The Malankara Jacobite Syrian Orthodox Church has been known by several names during its existence. Other variants include Jacobite Syrian Christian Church, Malankara Syrian Orthodox Church, and Jacobite Syrian Church.


Puthencruz is the headquarters of the Jacobite Syrian Christian Church in India. The headquarters is situated near the St. Peter's and St. Paul's Jacobite Syrian church. Its headquarters is named after the illustrious Patriarch of Antioch Ignatius Zakka I Iwas. The property was bought and built under the leadership of the Catholicos of India Mar Baselios Thomas I, after the church faced difficulties in continuing its functioning from its base at Muvattupuzha with the demise of Catholicos Mar Baselios Paulose II.

The Catholicossate chapel is named after Poulose Mar Athanasius of Aluva and under the chapel is situated the space for tombs for the use of future Catholicos of the church. An Arts and Science college named after Mar Athanasius of Aluva is also run in the premises of the Zakka centre. It is the place where Akhila Malankara Suvisesha Yogam, the official gospel convention of the community, that is generally conducted from 26 to 31 December of every year. The official publishing house of the church, JSC Publishers are also a part of the large complex.Its subsidiary institutions such as the Malankara Jacobite Syrian Sunday School Association (MJSSA) is also based in Puthencruz.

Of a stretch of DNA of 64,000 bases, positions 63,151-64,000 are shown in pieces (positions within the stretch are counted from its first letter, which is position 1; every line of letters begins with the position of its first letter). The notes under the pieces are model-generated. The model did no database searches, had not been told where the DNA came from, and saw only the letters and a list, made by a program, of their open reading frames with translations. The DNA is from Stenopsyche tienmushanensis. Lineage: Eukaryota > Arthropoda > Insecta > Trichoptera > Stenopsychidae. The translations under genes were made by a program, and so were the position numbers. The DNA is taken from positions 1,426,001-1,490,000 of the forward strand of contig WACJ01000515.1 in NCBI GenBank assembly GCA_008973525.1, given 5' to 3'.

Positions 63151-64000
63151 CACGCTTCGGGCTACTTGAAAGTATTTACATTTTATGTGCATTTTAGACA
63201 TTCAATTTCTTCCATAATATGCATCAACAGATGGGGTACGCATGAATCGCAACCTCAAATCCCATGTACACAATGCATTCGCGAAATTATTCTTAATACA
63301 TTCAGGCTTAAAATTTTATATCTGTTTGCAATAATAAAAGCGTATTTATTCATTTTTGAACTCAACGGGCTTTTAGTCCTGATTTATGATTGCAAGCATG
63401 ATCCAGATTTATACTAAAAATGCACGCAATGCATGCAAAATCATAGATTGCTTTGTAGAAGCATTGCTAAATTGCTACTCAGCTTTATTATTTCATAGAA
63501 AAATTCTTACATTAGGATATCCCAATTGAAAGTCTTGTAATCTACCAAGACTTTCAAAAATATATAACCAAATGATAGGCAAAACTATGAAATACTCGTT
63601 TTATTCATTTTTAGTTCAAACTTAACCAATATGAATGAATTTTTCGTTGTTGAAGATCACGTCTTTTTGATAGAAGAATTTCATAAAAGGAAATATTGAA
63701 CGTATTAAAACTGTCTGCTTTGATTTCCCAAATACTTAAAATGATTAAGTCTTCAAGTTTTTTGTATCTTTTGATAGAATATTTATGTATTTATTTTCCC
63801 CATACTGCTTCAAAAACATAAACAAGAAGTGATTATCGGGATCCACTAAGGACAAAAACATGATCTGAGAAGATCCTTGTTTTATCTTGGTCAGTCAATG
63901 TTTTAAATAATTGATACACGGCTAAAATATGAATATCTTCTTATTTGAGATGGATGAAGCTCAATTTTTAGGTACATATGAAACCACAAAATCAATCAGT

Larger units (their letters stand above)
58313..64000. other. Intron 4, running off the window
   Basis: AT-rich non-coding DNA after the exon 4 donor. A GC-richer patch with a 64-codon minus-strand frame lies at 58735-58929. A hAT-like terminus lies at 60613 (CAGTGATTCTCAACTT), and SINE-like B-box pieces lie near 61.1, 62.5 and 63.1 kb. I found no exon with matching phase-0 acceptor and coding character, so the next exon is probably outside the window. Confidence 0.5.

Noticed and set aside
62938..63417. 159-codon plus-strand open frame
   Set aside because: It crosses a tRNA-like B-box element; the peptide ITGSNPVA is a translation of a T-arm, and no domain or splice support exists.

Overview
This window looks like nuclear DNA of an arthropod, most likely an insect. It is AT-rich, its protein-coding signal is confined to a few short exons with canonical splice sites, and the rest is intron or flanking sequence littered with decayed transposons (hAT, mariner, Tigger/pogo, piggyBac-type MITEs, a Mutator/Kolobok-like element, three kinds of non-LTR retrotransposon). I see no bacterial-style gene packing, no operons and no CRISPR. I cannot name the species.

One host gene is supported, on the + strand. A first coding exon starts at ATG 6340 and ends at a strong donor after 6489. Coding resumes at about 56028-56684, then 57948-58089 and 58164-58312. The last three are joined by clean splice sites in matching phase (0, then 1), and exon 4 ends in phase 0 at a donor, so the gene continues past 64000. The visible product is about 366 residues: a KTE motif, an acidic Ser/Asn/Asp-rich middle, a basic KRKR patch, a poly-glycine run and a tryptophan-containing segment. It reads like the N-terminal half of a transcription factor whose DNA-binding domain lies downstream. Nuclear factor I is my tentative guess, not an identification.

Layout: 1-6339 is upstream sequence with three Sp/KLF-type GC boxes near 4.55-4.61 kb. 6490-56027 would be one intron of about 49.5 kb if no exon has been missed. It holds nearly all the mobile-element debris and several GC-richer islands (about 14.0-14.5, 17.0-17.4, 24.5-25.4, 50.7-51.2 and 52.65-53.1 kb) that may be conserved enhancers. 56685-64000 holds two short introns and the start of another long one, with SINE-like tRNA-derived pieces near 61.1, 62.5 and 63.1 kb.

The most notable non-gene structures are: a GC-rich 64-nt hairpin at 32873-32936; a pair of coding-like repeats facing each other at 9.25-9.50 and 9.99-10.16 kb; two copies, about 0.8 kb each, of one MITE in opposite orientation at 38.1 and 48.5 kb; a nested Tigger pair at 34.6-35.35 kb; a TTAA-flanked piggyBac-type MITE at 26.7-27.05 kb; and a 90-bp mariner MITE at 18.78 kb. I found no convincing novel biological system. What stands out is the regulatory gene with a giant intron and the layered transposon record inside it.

Thomas the Apostle is credited by tradition for founding the Indian Church in 52 AD. This "Nasrani" faith is claimed to have had many similarities to ancient Judaism, see also Jewish Christianity, and owing to the heritage of the Nasrani people, developed contacts with the Nestorian religious authorities of Edessa, Mesopotamia.

The local church maintained its autonomous character under its local leader. When the Portuguese established themselves in India in the 16th century, they found the Church in Kerala as an administratively independent community. Following the arrival of Vasco de Gama in 1498, the Portuguese came to South India and established their political power there. They brought missionaries to carry out evangelistic work in order to establish churches in communion with Rome under the Portuguese patronage. These missionaries were eager to bring the Indian Church under the Pope's control. They succeeded in their efforts in 1599 with the Synod of Diamper. The representatives of various parishes who attended the assembly were forced by Portuguese authorities to accept the Papal authority.